How TMJ Causes Symptoms Throughout Your Body

Boutique Dentistry for Nashville, Tennessee

One thing that makes TMJ hard to diagnose is that its symptoms can be so many and so variable. In fact, two people might have TMJ and not share any symptoms between them. Partly, that’s because TMJ is an umbrella term that refers to many linked or related conditions, but it’s also partly because these conditions can cause a wide variety of symptoms throughout the body. 

People often wonder why TMJ symptoms can be so variable and so widespread. The explanation depends on muscles, nerves, and bones. These connections also explain why neuromuscular dentistry is an ideal treatment approach. 

A woman suffering from back pain holds her lower back in agony. TMJ symptoms also spread because the body’s muscles are densely interlinked - even your back.

Nerve Connections

TMJ symptoms spread in part because of the way our nerves link up. Nerves often carry commands to muscles as well as pain information back to the brain. 

One of the major nerves to look at for TMJ is the trigeminal nerve, which is the largest of the cranial nerves, and carries commands to the jaw muscles. It’s also the trigger point for migraines. When the jaw is imbalanced, signals to and from the jaw muscles, causing them to clench and carrying the pain of their exhaustion, can overwhelm the trigeminal nerve. This causes the nerve to become sensitized to pain, making even minor sensations seem painful. In addition, when the trigeminal nerve is overwhelmed, it can release the proteins that set off migraines. 

Nerves are also shared lines. Pain signals aren’t conveniently marked by where they’re coming from, and the brain can confuse pain in the jaws and teeth as coming from somewhere else, such as the head. 

Interlinked Muscles

TMJ symptoms also spread because the body’s muscles are densely interlinked. These muscles share duties and help each other work. 

When one muscle gets stressed, its partner can pitch in a little more to help out. For example, when the jaw muscles get stressed, the neck muscles might pitch in a little more where they can. This makes the neck muscles stressed, too. It’s not hard for stress in the jaw to spread this way to the head, neck, shoulders, and upper back.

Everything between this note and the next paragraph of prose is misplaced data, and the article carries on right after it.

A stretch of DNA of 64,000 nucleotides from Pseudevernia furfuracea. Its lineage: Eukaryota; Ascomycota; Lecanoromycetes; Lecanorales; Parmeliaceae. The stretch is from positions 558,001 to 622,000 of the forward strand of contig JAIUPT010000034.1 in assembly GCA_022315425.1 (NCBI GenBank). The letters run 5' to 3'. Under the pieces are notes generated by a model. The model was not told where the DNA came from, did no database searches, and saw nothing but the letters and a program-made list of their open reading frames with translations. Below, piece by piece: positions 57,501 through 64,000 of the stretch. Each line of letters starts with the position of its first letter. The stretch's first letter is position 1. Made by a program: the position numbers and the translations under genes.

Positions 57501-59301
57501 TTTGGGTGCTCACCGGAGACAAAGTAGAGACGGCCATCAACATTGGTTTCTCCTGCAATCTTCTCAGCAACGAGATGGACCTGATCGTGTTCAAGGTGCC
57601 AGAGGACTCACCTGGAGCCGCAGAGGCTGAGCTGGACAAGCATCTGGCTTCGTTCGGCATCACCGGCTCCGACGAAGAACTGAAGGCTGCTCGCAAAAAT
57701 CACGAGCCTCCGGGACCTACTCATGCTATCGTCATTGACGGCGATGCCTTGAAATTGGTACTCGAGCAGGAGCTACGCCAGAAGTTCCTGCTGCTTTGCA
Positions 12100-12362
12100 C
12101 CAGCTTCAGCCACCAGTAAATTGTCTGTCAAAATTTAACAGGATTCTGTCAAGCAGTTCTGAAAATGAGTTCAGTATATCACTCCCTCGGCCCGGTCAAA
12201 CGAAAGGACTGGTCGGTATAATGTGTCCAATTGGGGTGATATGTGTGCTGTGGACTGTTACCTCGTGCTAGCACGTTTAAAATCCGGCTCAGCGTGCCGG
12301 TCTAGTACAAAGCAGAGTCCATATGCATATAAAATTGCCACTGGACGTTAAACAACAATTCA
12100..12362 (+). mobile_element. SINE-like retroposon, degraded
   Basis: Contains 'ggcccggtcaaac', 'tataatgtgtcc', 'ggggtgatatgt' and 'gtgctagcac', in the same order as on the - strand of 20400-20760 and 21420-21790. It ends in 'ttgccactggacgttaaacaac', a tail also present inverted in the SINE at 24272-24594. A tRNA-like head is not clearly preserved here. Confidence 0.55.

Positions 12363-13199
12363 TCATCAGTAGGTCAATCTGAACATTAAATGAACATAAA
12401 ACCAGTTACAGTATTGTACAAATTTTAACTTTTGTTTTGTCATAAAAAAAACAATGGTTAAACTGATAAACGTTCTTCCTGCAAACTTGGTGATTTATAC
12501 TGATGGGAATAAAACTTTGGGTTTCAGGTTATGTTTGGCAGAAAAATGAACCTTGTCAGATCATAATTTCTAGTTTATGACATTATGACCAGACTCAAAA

Tilted Bones

Another problem with muscles helping out when it’s not their primary job is that it affects the alignment of the part being moved. Thus, jaw imbalance becomes neck imbalance. As the body tries to correct for these imbalances, it actually creates other imbalances, tilting the spine one way and then another to make an uneven pile of vertebrae like a toddler’s stack of blocks. 

This not only affects the appearance of your body, creating an asymmetrical and crooked look, it can affect the nerves that have to travel from the spine to the rest of the body. 

When the spine is straight, there is just enough room for the nerves to thread their way out of the spine. When the spine tilts, the spaces narrow, and the bone can start putting pressure on the nerves. This can lead to pain, tingling, or numbness. One of the most common places this happens due to TMJ is in the fingers. It’s one of the most surprising symptoms people get from TMJ–tingling and numbness in their fingers. It can be very hard for doctors to link this to a jaw problem. 

Looking for TMJ Treatment in Nashville?

If you are experiencing TMJ symptoms and are looking for treatment in Nashville, neuromuscular dentist Dr. Kent White can help. Please call (615) 383-6787 today for an appointment at the Center for Advanced Dentistry.